As David Wright eagerly returned to the Mets' lineup Thursday night, no one needed to tell him the good that a streak of doubles and home runs would do for him.
A fan base tired of worrying about what will go wrong next could use some positive developments, and seeing the old power-hitting Wright make a cameo in these final weeks of another lost season would qualify.
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"For me, with the way things have gone up until this point, there's no sense in whining about it, moping around and hanging your head," he said. "I can use this next month to do well, get as many team wins as possible but also hopefully get it going for me offensively to help me springboard into next year."
Then, in his first appearance since leaving Sunday's game with neck spasms, he went 0-for-4 with a strikeout and a double-play ball in the Mets' 6-1 loss to the Braves at Citi Field.
In other words, it was more of the same from the Mets' captain. "He's had a very un-David-like year," manager Terry Collins said.
At 62-72, the Mets need to run the table in their final 28 games to finish with 90 wins, the much-talked-about goal that general manager Sandy Alderson set in spring training.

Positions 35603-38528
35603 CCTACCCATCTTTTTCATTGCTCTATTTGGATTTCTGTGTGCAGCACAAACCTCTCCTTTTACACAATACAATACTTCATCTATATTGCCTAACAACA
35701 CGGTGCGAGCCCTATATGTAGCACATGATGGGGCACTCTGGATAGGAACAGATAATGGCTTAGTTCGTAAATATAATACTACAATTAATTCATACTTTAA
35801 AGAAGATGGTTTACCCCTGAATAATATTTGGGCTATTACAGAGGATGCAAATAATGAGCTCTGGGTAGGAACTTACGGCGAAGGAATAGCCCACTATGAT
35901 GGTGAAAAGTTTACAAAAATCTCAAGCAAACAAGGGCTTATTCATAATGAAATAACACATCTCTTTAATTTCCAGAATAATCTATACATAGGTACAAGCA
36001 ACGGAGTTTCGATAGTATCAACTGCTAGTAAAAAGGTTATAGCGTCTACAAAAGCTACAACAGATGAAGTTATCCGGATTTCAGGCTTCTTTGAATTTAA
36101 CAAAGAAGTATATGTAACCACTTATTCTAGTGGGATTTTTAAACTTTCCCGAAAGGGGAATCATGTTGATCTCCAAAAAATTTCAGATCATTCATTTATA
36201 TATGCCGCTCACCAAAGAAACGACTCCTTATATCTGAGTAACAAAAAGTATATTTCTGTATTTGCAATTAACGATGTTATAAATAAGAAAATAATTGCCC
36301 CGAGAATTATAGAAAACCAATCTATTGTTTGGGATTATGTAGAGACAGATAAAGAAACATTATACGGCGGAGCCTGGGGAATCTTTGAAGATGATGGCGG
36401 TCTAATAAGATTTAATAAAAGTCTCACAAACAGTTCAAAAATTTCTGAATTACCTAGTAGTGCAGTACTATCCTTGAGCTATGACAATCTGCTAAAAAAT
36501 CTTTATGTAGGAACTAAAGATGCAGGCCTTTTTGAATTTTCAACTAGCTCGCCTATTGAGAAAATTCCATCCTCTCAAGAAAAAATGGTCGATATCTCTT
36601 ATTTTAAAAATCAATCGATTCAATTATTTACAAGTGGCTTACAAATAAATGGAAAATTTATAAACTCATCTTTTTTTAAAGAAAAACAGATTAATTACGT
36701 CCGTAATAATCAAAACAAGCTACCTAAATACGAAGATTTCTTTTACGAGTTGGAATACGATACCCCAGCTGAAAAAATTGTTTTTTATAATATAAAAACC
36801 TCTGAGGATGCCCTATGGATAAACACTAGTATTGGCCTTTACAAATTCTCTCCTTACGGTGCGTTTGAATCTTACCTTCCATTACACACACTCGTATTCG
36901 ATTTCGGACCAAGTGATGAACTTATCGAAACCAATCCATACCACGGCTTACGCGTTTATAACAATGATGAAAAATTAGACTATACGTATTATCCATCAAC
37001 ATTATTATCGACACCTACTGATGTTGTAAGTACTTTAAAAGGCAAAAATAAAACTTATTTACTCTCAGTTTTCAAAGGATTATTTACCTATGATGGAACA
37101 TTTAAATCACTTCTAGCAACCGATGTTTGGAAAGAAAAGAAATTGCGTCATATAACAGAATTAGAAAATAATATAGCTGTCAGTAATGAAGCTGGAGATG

Instead, they find themselves entering September staring at their sixth straight losing season. Their fans know the upcoming drill all too well: It's time to start viewing games with an eye on next year.
And offensively, everything about 2015 begins with Wright, who's expected to carry the load and happens to be experiencing his worst season. Is this a product of injuries? Or is it the beginning of a downhill arc for the 31-year-old?
"You search for answers," Wright said. "There's not always a concrete thing as to why the team struggles or why an individual struggles. I think the important thing for all of us is to try to finish up as strong as we can."
Having been cleared by the medical staff to return to the lineup after taking batting practice, Wright took the field looking to start off the final four-plus weeks on a positive note.
Like so much else this season, the night didn't go according to plan.
"We've all seen what David can do," Collins said. "He's had a tough year . . . And as we know in this game, it happens. You can't be great every day, every year."
This week Wright acknowledged for the first time that, yes, his left shoulder has been bothering him. But at the same time, he insists the shoulder is not why he hasn't hit a home run since July 11, marking a span of 146 at-bats.
The Mets have not ruled out the possibility of shutting down Wright for the season, but he says he wants no part of that. With 28 games remaining, he wants to make something good out of what's left of this already lost season.
After Thursday night, he has three hits in his last 31 at-bats and only one extra-base hit in 94 at-bats, a double on Aug. 7. Juan Lagares (.388) has a higher slugging percentage than Wright (.365).
"It's one of those years where he's had some struggles," Collins said. "But I think if he finishes strong, it will be a real positive thing for him to go into the wintertime with."